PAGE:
Here is our weekly salute to the people, places and organizations that make Northern Michigan a special place to live.
Deer herd management
The city recently became the second in the country to implement a darted birth control program to regulate the deer population in its 60-year-old park. Adult does will be darted with a vaccine that will cause pig protein to cover the egg during reproduction and repel sperm.
In past years, the deer herd was culled, killed selectively, a process that was met with dismay from residents. It was also difficult to carry out because the deer park is located in a residential downtown area.
"There was really only one small direction the police were able to shoot in, so it was very difficult," said Tom Richards, Harbor Springs city manager.
The city recently began sedating each of its 17 deer for new tags and manual injections of the birth control for the year.
Dr. Colleen Thorp of Maple River Animal Clinic, health manager for the deer, said "We are going to vaccinate all of the does this year, because of the 10 percent rate of error in the vaccine."
Implementing a birth control program to manage the deer population at the enclosed park makes perfect sense and one we suspect will achieve the desired results -- the deer park remains open and a healthy population is managed without upsetting residents or stressing the herd.
Ferry history preserved
A piece of local history has found a home at the Northern Michigan Antique Flywheelers grounds, located between Walloon Lake village and Boyne Falls.
The cab from the Ironton Ferry which protected its operators from the weather for nearly 100 years was recently donated to the Flywheelers by the Charlevoix County Transit Authority. The historic cab joins the Ironton Ferry's original motor which is already in the care of the Flywheelers club. The motor was installed in 1925 and powered the ferry across Charlevoix's South Arm at Ironton until 1978 when the next motor was installed.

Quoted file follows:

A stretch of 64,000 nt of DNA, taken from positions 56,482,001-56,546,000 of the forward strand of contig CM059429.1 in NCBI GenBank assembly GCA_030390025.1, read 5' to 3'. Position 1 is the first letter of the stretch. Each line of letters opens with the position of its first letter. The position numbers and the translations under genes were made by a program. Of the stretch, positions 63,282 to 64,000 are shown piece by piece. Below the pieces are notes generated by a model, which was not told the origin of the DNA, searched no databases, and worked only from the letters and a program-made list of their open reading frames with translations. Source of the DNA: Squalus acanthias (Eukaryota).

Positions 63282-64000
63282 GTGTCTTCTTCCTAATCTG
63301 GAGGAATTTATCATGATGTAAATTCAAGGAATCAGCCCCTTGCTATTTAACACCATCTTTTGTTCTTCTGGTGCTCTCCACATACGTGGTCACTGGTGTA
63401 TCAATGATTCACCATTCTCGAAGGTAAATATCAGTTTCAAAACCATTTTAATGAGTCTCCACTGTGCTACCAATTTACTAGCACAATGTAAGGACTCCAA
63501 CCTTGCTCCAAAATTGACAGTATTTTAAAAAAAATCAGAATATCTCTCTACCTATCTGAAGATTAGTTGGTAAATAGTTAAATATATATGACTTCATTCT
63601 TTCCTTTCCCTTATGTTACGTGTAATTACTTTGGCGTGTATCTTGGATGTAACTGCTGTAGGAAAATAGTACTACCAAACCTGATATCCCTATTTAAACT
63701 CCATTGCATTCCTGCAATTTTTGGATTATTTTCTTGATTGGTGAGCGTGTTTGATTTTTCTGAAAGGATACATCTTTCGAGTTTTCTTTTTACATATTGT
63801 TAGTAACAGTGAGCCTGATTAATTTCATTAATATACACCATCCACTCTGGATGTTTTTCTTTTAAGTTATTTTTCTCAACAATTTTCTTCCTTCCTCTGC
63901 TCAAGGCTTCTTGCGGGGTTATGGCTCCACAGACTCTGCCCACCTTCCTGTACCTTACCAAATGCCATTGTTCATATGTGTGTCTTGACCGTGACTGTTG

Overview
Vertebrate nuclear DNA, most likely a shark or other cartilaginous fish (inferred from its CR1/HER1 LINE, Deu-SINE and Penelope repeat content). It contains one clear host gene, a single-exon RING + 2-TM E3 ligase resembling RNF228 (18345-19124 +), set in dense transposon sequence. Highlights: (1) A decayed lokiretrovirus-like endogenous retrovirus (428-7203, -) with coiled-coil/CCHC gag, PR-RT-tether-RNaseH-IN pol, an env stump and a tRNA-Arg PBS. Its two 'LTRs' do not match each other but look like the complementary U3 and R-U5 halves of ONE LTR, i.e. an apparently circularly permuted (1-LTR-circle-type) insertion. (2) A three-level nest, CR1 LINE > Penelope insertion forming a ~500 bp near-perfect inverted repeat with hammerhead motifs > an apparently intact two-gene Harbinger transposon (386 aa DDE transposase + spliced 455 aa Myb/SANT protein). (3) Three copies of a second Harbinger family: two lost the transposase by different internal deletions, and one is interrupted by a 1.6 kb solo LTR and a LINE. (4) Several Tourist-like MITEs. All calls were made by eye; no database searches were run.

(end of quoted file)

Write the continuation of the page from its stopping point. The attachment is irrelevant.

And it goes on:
The club plans to set up the cab as a display and refurbish its exterior and interior in a nautical theme for all to enjoy for generations to come.
Lunch and learn
The North Central Michigan College Luncheon Lecture Series once again will feature some outstanding programs this fall.
The series kicks off with Basic Principles of Night Sky Astronomy on Friday, Sept. 27, followed by a lecture on the Michigan Natural Resources Trust Fund on Friday, Oct. 11. The Friday, Oct. 25, program is titled Intelligence Failures: Blind Spots in the Hierarchy. Then on Friday, Nov. 8, a program on the history of Mackinac Island will be offered, followed by Public Health Preparedness: From You to the Strategic National Stockpile on Friday, Nov. 22. The series will conclude on Friday, Dec. 6, with Saving Our Water.
Each of these lectures begins at noon on Friday in the library conference room at the college. Reservations are required and lunch is served at 11:30 a.m.; cost is only $10.
We urge you to end your work week with an informative program and lunch with fellow community members. For reservations, call (231) 348-6600.
What do you think?